Despite a nationwide slow-down of arts and culture with closures of theaters, museums and concerts, Eastvale’s culture scene has flourished. As a newer city, Eastvale took foundational steps of becoming a City of arts and culture by debuting a City Hall mural, entitled: Eastvale: We Built this City to celebrate and document its 10th Anniversary of incorporation. The mural tells the story of the City’s rich history and bright future. The mural was commissioned by artist and long-time Eastvale resident Rosemary Vasquez Tuthill, daughter of famed Chicano Emigdio Vasquez.
“As a resident and member of the community, I was proud to see Eastvale set an example in the region by remaining open to the community with safety measures put in place,” said Vasquez-Tuthill. “It’s vital to the community that we have the option to access our local government by being able to walk into City Hall or attend a City Council meeting in-person or use many of the virtual options that have been put in place.” There is now more publicly and privately funded murals and art coming to the city.
The Eastvale community, in response to the protests in June, created the community leader Inclusionary Task Force. Eastvale didn’t want to settle on being one of the most diverse cities in California, they strived to be a leading example of an inclusive city where everyone’s face is seen, everyone’s voice is heard, and everyone feels welcome and safe.
For Black History Month in 2021, the City organized a zoom Black Experience cultural awareness City-wide training. Where community leaders and City Hall teammates, who are black, shared their stories with the City Hall team and community. Hundreds of community members and city hall teams attended this event to listen to their colleagues, peers and neighbors. Eastvale believes if we seek to understand first we can bring more ‘unity’ in the community.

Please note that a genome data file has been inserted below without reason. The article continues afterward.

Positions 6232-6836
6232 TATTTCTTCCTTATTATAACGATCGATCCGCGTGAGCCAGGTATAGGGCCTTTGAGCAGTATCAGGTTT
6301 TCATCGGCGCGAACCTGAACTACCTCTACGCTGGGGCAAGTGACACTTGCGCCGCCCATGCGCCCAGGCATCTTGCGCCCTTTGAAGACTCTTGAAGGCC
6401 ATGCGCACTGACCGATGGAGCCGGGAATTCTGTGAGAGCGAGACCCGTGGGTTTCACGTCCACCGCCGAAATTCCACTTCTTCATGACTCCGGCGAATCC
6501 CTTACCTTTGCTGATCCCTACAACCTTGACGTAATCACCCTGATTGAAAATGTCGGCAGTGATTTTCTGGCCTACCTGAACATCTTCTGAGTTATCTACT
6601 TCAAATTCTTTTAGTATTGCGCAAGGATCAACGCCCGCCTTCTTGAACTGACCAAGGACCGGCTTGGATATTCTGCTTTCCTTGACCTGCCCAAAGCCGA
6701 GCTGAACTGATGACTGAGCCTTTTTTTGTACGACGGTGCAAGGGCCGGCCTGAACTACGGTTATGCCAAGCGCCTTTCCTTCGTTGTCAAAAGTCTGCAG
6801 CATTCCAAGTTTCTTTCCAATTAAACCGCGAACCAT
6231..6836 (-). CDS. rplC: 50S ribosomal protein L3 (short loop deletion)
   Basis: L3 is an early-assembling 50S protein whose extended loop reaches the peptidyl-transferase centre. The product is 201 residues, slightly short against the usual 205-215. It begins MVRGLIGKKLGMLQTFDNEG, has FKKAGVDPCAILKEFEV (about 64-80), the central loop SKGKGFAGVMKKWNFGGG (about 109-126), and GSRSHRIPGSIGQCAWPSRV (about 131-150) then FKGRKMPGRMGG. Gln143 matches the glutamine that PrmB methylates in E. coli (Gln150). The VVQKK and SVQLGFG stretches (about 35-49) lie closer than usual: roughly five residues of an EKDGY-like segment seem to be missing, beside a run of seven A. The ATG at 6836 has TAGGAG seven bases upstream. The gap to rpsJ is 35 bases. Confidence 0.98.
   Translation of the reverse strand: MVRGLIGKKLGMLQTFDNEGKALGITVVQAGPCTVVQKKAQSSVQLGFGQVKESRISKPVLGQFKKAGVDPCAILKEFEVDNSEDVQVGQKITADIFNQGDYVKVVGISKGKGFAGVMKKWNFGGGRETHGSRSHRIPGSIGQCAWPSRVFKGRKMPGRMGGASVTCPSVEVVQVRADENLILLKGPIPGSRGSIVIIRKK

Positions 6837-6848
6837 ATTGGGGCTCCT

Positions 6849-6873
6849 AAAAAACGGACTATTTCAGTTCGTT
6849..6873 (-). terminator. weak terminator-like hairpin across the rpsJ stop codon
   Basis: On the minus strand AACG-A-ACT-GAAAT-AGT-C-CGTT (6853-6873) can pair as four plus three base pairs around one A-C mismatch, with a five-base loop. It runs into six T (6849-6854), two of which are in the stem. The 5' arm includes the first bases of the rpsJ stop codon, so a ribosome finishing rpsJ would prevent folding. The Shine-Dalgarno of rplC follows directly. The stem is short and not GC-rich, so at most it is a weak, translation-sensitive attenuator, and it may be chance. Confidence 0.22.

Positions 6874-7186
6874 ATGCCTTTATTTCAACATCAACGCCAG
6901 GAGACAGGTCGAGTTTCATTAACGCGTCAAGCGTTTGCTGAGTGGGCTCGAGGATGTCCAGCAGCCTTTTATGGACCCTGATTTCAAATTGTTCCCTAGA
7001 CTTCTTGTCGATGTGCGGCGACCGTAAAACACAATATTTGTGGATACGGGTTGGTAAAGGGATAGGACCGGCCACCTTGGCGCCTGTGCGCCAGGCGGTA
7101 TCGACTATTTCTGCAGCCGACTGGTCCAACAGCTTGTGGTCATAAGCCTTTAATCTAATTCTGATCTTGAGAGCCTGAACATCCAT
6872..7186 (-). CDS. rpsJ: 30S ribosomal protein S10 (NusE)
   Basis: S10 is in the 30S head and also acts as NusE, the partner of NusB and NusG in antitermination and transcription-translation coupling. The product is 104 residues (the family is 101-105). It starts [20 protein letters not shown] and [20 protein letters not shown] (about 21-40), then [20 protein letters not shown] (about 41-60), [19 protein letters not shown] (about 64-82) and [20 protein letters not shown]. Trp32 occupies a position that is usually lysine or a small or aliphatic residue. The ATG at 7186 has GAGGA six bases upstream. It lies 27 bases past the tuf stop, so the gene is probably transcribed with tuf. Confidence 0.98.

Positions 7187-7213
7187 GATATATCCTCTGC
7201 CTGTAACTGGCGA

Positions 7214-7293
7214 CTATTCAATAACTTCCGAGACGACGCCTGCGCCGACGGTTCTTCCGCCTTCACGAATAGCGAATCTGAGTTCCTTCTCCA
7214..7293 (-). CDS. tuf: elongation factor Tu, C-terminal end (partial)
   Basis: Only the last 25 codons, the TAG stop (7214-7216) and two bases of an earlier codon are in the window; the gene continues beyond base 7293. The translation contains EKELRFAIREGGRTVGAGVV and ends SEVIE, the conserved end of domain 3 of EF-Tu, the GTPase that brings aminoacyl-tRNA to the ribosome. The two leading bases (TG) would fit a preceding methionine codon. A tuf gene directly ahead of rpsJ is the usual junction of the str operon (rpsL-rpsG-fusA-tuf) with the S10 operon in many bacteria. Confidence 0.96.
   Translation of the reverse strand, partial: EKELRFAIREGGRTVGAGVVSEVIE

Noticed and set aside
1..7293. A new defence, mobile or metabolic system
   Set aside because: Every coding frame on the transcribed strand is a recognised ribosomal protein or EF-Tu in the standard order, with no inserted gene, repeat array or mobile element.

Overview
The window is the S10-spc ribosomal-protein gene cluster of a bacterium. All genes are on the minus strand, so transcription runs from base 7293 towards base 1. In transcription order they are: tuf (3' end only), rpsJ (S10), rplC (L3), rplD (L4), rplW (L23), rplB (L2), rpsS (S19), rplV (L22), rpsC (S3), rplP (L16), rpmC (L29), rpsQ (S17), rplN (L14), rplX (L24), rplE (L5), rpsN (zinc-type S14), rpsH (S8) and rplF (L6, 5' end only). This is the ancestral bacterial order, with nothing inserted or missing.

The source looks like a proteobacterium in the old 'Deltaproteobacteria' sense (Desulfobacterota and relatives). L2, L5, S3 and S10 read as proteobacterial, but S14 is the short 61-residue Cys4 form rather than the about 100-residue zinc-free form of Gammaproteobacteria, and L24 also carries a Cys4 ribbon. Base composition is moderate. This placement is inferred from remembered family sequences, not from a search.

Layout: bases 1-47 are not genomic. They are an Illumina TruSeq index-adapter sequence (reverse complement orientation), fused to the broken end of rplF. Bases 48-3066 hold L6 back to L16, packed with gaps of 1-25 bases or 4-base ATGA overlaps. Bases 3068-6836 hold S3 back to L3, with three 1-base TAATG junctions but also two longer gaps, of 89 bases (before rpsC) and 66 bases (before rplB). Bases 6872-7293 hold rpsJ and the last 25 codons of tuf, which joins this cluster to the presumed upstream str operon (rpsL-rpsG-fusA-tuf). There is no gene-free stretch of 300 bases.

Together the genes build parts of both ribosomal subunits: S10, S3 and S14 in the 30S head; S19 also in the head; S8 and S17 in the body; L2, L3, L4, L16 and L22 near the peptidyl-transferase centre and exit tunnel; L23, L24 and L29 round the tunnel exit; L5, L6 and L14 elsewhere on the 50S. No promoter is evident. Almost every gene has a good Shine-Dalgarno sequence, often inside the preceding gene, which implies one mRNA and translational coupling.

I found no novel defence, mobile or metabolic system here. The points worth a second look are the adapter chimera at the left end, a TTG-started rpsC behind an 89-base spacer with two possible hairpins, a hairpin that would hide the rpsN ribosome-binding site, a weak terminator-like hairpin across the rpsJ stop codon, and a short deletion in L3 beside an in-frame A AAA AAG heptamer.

In conjunction with the Roadway Adoption Program, the City started Community Clean-Up Days, where community volunteers were invited to help keep the City clean. More than 200 volunteers gathered together safely, with COVID precautions in mind, helped pick up trash and bulky items off City streets. The first clean-up occurred on Martin Luther King Jr Day of Service followed by Presidents’ Day weekend and next will be Earth Day.
Currently, City services are operating at 100 percent. The front counter at City Hall is open half of the day in the mornings for walk-ins with QR check-in outside (so as to not overwhelm the lobby and provide social distancing) and by appointment in the afternoon. Check-in with the QR and the City texts you when you are next so that you can enjoy shopping, dining at the nearby storefronts or take a call in your car. The City of Eastvale has always been ready to serve its community, and the result has created momentum for the City’s growth both economically and culturally.
“If the past year has taught us anything, it’s that our Eastvale community has an unbreakable spirit,” said Jones. “We’ll continue to handle whatever comes next as a community so we can thrive with resiliency and courage.”